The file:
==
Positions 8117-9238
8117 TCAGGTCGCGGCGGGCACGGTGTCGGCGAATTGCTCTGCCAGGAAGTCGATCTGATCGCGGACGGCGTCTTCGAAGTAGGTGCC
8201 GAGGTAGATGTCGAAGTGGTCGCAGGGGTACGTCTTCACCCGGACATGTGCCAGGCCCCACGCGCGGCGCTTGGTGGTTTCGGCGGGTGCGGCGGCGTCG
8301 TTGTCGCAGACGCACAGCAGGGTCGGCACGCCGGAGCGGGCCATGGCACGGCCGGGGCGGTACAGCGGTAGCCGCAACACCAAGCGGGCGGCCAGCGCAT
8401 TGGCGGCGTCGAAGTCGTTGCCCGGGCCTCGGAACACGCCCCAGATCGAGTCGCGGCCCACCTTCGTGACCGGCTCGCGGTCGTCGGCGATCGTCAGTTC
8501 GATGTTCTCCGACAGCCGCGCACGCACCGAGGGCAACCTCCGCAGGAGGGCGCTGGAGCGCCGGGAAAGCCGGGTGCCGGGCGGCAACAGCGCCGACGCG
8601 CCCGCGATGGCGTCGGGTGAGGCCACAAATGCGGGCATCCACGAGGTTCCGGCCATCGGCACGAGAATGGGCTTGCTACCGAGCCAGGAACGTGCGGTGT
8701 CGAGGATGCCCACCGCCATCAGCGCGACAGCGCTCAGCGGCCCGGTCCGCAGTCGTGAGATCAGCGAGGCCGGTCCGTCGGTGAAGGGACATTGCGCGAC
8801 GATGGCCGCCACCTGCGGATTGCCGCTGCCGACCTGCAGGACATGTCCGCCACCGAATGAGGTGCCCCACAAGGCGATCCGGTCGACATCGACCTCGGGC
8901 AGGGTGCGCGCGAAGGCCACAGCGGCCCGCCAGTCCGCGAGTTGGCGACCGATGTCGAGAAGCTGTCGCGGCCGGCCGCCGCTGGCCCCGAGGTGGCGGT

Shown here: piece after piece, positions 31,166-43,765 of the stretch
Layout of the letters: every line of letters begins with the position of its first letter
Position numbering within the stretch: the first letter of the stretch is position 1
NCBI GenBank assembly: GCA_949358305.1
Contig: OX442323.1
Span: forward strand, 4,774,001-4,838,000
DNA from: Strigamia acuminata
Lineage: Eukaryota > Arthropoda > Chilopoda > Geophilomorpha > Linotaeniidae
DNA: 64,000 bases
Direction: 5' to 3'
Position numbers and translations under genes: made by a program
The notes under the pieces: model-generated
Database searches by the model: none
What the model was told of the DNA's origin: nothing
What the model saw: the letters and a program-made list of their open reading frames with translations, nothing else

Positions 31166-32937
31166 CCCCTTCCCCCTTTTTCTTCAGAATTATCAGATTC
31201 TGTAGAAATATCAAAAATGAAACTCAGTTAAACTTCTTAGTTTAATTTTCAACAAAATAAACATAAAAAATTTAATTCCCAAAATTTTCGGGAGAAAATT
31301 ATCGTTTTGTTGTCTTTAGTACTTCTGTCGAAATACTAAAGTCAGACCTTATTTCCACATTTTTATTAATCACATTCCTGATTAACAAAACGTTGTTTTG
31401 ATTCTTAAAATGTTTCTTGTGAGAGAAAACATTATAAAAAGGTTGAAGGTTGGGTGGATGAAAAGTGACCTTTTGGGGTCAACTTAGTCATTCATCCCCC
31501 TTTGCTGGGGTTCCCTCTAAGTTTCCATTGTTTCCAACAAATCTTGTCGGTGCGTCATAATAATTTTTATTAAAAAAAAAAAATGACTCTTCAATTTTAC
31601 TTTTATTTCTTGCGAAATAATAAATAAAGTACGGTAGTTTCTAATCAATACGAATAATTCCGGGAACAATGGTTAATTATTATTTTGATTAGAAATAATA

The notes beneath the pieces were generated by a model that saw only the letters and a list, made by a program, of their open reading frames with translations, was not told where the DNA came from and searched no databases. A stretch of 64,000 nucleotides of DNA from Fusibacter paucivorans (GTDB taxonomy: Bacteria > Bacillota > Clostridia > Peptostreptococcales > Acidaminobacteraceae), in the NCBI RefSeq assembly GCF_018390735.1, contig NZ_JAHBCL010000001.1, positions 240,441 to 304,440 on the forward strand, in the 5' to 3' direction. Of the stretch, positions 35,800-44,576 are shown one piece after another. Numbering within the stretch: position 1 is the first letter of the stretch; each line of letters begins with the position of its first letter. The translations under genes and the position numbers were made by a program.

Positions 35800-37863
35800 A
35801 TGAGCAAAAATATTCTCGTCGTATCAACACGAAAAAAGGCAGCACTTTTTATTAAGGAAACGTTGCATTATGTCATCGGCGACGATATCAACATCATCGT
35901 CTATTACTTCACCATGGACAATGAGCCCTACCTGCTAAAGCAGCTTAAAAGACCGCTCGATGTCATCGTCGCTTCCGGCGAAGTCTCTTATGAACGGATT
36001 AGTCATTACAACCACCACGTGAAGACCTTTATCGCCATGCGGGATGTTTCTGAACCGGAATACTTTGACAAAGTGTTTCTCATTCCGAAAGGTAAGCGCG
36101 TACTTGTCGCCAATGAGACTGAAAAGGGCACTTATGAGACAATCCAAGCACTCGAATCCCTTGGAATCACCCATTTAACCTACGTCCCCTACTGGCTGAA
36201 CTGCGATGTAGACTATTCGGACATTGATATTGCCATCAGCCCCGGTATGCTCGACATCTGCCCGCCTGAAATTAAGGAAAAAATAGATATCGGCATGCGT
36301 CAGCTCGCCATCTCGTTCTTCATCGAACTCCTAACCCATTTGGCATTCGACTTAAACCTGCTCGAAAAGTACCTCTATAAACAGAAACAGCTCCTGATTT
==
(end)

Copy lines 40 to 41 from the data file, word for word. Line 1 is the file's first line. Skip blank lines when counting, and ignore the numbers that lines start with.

36201 CTGCGATGTAGACTATTCGGACATTGATATTGCCATCAGCCCCGGTATGCTCGACATCTGCCCGCCTGAAATTAAGGAAAAAATAGATATCGGCATGCGT
36301 CAGCTCGCCATCTCGTTCTTCATCGAACTCCTAACCCATTTGGCATTCGACTTAAACCTGCTCGAAAAGTACCTCTATAAACAGAAACAGCTCCTGATTT